2. Invest in a tailor. There is nothing more unattractive that seeing someone walk around with clothes that are too small or too big. We know that not everyone is blessed enough to be in top physical shape, but that doesn’t mean you should walk out of the house with just anything on. Research shows that people who dress nice leave a more positive impression on others. When we talk about dressing nice, we are not talking about buying name brand clothes. We are talking about finding the right clothes that fit your body shape. Certain styles of clothes and patterns can give off the right illusion. If you are slightly overweight, wearing pinstripes will make you look thinner. If you have gained some weight or lost some weight, quit trying to wear the same clothes you’ve always worn. Take them to a local tailor and get them fitted to suit your body. If you don’t have a lot of money to spend on clothes, you can still shop at discount retailers like Walmart and TJ Maxx, and then take those same clothes to a tailor to have them fitted. The cheapest off-the-rack suit can look custom made with a visit to a tailor.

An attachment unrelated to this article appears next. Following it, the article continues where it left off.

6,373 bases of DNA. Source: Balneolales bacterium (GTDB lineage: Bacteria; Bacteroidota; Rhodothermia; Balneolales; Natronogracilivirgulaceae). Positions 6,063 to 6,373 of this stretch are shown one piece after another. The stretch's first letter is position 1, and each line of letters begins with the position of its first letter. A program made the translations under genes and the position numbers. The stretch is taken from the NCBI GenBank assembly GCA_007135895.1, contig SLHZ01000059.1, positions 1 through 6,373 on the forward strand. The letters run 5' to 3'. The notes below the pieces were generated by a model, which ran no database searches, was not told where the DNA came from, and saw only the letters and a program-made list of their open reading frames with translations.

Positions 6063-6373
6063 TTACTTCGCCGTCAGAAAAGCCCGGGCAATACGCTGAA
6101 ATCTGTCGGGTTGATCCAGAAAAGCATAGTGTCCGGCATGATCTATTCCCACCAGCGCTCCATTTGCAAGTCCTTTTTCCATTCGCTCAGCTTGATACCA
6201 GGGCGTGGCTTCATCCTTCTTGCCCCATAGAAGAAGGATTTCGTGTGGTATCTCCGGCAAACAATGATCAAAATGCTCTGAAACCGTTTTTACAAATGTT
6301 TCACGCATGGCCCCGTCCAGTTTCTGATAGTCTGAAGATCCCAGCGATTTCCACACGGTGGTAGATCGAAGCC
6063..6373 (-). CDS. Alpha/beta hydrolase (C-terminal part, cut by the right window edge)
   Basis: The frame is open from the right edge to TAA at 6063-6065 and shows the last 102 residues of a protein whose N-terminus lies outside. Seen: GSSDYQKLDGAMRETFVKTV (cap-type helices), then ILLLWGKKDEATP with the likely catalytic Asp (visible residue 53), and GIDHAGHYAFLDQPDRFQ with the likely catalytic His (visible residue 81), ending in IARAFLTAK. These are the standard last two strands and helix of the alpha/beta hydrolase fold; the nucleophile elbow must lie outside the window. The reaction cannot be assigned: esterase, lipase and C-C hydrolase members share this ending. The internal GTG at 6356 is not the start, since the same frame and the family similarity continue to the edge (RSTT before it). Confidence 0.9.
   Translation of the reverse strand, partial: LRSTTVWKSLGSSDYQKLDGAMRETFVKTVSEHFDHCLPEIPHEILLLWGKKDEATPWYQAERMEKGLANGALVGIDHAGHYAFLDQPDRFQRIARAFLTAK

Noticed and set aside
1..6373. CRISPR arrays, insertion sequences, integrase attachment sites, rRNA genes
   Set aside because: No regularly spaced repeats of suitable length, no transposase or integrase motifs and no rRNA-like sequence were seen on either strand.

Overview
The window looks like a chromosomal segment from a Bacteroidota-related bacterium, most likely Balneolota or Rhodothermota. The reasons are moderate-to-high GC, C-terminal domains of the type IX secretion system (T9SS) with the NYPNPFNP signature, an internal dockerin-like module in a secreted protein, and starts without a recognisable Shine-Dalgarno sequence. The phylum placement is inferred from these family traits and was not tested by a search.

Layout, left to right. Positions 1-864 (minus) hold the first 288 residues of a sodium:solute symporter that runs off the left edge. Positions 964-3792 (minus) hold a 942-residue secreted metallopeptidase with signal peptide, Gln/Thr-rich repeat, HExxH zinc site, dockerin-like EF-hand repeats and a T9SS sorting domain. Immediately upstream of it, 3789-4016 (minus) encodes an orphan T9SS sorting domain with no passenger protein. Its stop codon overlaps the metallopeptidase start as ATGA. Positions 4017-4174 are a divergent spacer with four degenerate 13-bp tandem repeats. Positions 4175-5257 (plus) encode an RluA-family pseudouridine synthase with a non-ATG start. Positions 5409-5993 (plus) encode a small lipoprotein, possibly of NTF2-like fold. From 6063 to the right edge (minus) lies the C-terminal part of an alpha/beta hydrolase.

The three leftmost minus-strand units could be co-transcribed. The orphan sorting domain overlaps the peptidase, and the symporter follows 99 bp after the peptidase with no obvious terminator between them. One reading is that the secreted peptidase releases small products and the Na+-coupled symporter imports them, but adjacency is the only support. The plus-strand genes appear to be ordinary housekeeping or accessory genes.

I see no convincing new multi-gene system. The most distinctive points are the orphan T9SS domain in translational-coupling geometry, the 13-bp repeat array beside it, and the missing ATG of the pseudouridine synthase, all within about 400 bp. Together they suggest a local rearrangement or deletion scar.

3. There is no success without sacrifice. I was asked the question of “what is my biggest sacrifice that has lead to my success”, and while I have sacrificed different things for different situations, I think my biggest sacrifice is commuting to Lexington four days a week. I could have stayed in the comfort of my old position, but I knew that in order for me to grow I had to go through some uncomfortable situations. It involved changing the routine of how we drop off and pick up the kids. It involved getting up a little earlier in the morning to make time for my commute. It involved driving 140 miles roundtrip. It involved working in a brand new city, as the only African-American in the organization. It involved changing up my normal workout schedule at the gym. So many things had to be sacrificed and changed in order for me to get to where I am. I can’t kick it on the weekends all the time like I used to, and I can’t do after-work cocktails on a regular basis, but what I have noticed is that after I made these sacrifices, I found new  ways to still do all the extracurricular activities that I was doing in the past.